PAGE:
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“Bands” Around Edges Of Polygons – ArcGIS Online Tip

The essence of this article is: preparing a thick border around polygons for display on ArcGIS Online (but also in ArcMap); note I am using what is now – Nov 2012 – referred to as ArcGIS Online Personal, rather than ArcGIS Online for  Organizations. The trick, is to have those thick borders only inside the polygons; traditional cartographic borders are drawn inside and outside polygons. I got the basic idea from Esri’s Liz Sarow, and wanted to try it on my own. Here’s an example:

NS Counties with colour bands around inside of each polygon

Figure 1: Thick (5 km) borders around inside of each NS County (ArcMap)

NS Counties with colour bands around inside of each polygon

Figure 2: Thick (5 km) borders around inside of each NS County (ArcGIS Online)

Original data has extraneous-to-us lines inside each county.

Original polygon data has county and sub-county linework

Figure 3: original county data has interior lines (ArcMap)

Note that ArcGIS Online allows data upload in a number of formats, but not as file Geodatabase Feature Classes.

Six Data Sources For ArcGIS Online

Figure 4: possible data formats available for uploading to ArcGIS Online

The ArcMap model (1) dissolves interior lines; (2) buffers inwards; (3) erases interior of each county; (4) converts to shapefile.

ModelBuilder to process county data into shapefile format

Figure 5: modelbuilder to dissolve, buffer inward, erase interior, & convert to shapefile (ArcMap)

The buffer distance of -5 km works for this map by “buffering inward”; in Liz’s example, I suspect she used a value (for much larger regions of the USA) such as 10 or 12 miles. This value must be jigged for each unique situation.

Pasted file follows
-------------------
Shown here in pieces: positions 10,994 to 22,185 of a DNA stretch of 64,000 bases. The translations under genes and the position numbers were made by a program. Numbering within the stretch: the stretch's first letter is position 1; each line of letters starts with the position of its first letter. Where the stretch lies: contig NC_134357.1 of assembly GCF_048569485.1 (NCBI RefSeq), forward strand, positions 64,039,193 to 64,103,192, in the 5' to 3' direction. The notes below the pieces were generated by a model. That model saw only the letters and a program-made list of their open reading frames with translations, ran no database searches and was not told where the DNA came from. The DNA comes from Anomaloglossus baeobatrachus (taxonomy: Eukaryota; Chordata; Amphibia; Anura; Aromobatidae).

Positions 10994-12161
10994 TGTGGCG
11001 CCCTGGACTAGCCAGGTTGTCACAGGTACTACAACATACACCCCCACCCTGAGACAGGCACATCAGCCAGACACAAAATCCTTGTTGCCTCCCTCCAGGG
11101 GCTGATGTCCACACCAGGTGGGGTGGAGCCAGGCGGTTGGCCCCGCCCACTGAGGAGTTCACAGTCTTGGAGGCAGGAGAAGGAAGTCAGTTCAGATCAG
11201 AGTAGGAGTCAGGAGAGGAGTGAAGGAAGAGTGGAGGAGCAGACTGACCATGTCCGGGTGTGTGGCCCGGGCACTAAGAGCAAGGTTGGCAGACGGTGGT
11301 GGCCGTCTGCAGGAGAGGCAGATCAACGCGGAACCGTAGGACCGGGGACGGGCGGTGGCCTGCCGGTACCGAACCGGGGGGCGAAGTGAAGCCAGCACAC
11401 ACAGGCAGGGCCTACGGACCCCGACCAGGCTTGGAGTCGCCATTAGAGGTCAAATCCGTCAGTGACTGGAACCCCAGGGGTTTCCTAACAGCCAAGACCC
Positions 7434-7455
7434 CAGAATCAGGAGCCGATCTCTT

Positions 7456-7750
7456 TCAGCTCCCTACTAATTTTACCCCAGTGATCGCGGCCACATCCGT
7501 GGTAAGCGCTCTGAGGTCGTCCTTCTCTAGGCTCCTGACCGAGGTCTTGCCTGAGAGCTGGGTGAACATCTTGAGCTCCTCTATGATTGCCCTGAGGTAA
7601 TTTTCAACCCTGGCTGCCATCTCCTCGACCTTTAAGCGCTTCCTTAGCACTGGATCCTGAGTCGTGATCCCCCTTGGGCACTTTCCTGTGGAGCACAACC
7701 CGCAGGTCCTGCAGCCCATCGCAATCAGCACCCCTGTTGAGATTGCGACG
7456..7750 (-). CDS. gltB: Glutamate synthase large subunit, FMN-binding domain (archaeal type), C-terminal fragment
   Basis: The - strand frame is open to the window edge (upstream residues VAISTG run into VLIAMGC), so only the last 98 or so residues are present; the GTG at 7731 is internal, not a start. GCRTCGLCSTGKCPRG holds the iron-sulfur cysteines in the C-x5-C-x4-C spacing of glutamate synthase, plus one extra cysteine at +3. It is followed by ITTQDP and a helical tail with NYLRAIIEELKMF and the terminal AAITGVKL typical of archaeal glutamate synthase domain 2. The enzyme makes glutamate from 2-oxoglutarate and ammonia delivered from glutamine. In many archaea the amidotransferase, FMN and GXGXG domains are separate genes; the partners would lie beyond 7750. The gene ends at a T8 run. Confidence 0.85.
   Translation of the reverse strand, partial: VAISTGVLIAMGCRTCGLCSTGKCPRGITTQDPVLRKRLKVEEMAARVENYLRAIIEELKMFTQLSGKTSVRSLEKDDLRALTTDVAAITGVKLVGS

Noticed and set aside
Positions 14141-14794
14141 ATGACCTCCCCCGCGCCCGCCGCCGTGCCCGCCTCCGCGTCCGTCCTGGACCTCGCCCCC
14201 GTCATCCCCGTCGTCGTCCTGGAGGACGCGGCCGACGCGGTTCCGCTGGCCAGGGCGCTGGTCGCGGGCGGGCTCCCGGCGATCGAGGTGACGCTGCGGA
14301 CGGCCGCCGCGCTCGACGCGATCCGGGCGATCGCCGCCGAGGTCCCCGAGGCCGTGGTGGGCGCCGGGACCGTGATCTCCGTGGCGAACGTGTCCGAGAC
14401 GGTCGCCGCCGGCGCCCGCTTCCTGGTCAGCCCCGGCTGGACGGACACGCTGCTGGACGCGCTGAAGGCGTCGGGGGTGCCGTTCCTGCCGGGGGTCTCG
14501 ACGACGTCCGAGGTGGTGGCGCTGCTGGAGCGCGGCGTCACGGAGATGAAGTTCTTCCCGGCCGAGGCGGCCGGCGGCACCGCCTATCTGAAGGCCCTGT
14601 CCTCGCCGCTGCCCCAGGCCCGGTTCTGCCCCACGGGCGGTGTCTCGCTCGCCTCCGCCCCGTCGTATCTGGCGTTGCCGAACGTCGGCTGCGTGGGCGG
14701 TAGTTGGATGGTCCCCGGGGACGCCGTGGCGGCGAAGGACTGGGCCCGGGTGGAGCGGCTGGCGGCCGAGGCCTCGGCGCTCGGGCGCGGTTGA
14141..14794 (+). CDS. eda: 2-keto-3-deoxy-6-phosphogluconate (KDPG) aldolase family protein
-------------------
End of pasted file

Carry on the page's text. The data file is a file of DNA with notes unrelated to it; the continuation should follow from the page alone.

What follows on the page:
So, process data in ArcMap to get just the lines of interest (could also generalise, too); buffer inward; erase inside of polygons; convert to shapefile; upload to ArcGIS Online; prepare any symbology; publish your map!

You can click this temporary link to see the online version: http://bit.ly/RuVcNF

8 comments on "“Bands” Around Edges Of Polygons – ArcGIS Online Tip"

  1. Gerry says:

    Great article. I always wanted to create a way to show an effect where you could see the illusion of depth of water from shore when you had no bathy to do it. I could see adapting this for that purpose. So lighter blues going to darker. I’ll have to play with it. Thanks David!

    1. David says:

      Hi Gerry … agreed light-to-dark going from shore. Perhaps use the multiple-ring-buffer tool. Glad the article sparked an idea – cheers!

  2. Jon Murphy says:

    Dave taught me GIS at COGS. My first week I can still remember asking him….”So this whole raster vector stuff… is that going to be important?” Just kidding!
    Thanks for the article Dave!

    1. Dave at COGS says:

      Happy to oblige, Jon; thank you for GoGeomatics!

  3. Edna says:

    First of all I would like to say great blog! I had a quick question in which I’d like to
    ask if you do not mind. I was interested to find out how
    you center yourself and clear your head before writing.
    I’ve had a difficult time clearing my mind in getting my thoughts out.
    I truly do take pleasure in writing however it just seems like the first 10 to 15 minutes are generally lost simply just trying to figure out how to begin.

    Any recommendations or tips? Kudos!

    1. David says:

      Hi Edna;
      Thanks for your note. For this type of article, I think about (1) end result, (2) starting point, and (3) key steps involved. I work up illustrative images, then wording. After a break, I review the article to ensure it flows and answers critical questions (and doesn’t miss any steps).
      Usually, there are a few edits.
      Idea to try: take those first 10 to 15 minutes and write down (or think through) parts 1, 2, 3 above – especially 1 & 2. {For instance in creating this: after reading your comment, I thought for a while about “what might Edna need” before typing.}
      All the best as you continue your “writing journey” – Dave

  4. Terrific article! That is the type of info that should be shared across the
    internet. Shame on the seek engines for not positioning this publish higher!
    Come on over and seek advice from my web site . Thanks =)

    1. David says:

      Thanks for your comment; much appreciated.

Comments are closed.

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